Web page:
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Governor Kim Reynolds recently proposed a comprehensive tax plan to reduce income and property taxes while increasing the state’s sales tax. She estimates raising the sales tax by one cent would increase Iowa’s revenue by $540 million. Her plan would use those dollars to:

  • Reduce income and property taxes
  • Improve water quality and expand conservation and recreation programs
  • Support Iowa’s mental health system

Republican leaders in the legislature liked the Governor’s overall message but were cautious about the details.

Would This Type of Plan Work?

Walt Rogers, TEF Iowa’s Deputy Director, has been discussing the topic of income tax reform across the state recently. “When individuals and businesses have more money, they invest those dollars into the economy through spending, and the economy grows.”

He encourages policymakers to look at all possible scenarios to find the best solution. Rogers said income tax reform plans could also implement spending controls, consider tax credit reforms, or even remove exemptions from services not currently subject to sales tax. “In Iowa, lawyer fees, engineering fees, lobbying services at the Capitol, and private charter flights are some of the services not currently taxed. If they were, it would broaden our sales tax base and increase revenue.”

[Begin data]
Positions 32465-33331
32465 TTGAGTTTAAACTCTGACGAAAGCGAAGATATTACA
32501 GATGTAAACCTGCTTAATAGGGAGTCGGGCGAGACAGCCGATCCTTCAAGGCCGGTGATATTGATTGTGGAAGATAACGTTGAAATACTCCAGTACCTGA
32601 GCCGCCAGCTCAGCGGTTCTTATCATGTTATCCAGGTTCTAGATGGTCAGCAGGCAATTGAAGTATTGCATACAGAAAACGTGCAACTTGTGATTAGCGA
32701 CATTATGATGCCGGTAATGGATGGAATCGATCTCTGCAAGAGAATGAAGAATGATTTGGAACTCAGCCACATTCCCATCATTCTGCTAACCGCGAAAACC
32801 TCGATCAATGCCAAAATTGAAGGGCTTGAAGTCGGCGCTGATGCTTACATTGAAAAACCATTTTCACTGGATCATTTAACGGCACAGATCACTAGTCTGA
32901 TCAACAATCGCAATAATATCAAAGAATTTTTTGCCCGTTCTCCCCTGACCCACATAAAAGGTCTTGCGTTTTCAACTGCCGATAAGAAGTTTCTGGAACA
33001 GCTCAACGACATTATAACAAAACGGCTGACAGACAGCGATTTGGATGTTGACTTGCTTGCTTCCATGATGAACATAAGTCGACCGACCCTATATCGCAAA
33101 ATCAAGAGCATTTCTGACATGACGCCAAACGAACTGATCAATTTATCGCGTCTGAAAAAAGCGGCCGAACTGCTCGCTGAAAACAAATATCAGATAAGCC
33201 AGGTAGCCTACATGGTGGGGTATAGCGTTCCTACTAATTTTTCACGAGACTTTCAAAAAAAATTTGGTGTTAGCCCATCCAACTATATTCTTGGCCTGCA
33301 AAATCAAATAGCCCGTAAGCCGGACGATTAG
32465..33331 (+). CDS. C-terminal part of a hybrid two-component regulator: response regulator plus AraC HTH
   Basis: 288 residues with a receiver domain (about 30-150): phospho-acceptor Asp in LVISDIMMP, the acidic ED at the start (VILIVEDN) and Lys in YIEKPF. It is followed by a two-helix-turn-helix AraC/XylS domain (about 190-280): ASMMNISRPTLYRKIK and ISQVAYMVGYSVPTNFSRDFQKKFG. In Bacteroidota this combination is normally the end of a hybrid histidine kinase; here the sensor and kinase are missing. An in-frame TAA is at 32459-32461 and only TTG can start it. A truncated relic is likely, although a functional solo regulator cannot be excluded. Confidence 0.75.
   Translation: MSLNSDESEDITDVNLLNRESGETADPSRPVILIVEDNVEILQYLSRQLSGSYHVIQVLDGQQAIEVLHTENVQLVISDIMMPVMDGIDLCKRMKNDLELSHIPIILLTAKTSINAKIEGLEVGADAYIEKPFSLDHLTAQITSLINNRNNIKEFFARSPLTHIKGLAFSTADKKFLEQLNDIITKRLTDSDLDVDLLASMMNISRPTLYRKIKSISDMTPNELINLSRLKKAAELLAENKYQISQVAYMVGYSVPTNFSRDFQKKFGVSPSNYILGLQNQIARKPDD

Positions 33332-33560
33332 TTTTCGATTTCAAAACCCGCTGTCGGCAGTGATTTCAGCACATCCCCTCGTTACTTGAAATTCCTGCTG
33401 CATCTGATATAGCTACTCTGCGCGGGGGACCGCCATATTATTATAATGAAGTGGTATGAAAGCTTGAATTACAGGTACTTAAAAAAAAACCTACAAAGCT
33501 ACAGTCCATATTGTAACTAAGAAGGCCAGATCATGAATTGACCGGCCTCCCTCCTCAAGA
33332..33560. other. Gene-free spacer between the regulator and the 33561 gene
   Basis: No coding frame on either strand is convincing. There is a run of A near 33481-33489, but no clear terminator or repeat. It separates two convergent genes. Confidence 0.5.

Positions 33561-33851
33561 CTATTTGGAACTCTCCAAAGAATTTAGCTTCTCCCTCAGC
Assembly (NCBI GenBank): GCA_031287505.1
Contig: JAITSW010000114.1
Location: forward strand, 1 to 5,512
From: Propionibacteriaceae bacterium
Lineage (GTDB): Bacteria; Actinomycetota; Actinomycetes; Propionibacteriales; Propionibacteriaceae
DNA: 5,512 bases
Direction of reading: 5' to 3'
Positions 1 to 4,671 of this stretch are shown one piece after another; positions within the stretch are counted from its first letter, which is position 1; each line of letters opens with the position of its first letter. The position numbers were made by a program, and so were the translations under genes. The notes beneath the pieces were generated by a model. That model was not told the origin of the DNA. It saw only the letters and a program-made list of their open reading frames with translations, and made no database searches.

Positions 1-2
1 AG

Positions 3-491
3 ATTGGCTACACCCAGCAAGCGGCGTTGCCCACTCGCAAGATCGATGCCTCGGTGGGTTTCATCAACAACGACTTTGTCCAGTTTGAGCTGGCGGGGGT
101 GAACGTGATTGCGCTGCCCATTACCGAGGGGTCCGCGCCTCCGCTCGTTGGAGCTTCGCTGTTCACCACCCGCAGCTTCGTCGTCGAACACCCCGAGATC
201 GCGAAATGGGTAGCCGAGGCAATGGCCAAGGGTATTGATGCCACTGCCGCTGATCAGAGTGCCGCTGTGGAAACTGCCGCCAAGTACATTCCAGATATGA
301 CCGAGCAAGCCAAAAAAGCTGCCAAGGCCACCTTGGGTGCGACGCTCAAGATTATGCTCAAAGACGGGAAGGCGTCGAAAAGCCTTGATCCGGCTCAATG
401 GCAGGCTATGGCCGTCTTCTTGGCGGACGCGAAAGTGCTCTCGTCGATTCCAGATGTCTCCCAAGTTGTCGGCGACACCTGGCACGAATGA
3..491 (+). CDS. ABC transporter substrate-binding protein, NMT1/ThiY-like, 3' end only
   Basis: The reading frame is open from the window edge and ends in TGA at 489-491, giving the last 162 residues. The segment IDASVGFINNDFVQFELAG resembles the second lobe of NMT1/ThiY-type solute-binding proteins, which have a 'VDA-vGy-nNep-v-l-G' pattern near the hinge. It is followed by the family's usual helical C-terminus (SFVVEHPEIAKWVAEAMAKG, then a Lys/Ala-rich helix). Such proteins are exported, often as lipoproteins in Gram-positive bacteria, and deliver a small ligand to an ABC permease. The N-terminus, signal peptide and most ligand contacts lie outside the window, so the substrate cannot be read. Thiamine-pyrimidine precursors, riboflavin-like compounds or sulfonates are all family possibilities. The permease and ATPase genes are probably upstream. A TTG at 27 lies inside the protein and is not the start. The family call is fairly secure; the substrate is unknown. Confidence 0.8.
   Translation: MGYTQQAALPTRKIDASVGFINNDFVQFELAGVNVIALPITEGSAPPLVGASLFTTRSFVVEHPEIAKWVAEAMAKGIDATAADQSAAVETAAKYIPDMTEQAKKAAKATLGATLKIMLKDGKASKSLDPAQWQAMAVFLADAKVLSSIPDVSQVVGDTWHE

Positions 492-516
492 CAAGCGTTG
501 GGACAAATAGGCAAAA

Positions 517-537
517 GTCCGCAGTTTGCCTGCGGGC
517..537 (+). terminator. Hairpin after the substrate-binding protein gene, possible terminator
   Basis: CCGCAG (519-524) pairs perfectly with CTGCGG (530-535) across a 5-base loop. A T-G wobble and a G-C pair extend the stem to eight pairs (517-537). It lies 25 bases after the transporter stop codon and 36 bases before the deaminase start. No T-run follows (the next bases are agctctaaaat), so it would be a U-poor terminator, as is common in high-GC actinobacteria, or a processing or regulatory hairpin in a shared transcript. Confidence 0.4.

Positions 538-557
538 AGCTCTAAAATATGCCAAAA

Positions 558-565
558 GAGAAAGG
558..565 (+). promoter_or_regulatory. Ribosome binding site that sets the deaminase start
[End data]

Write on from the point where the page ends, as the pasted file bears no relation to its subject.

TEF Iowa recently released a report exploring four scenarios showing raising Iowa’s sales tax and lowering income tax rates would increase the state’s economic growth.

 The Bottom Line – ITR’s Position

ITR President Chris Ingstad said, “Taxpayers keeping more of their hard-earned dollars is a good thing and should be the goal of our elected officials. We appreciate the Governor mapping out a plan that lowers income tax rates to 5.5 percent while also removing one of the conditions to enact scheduled rate reductions.”

ITR looks forward to the House and Senate weighing in with their ideas for tax reform. Research consistently shows reducing personal and corporate income taxes:

  • Generates more consumer activity
  • Increases business investment
  • Creates more jobs

Iowa needs a better tax climate to make the state more competitive and attractive to new residents and businesses.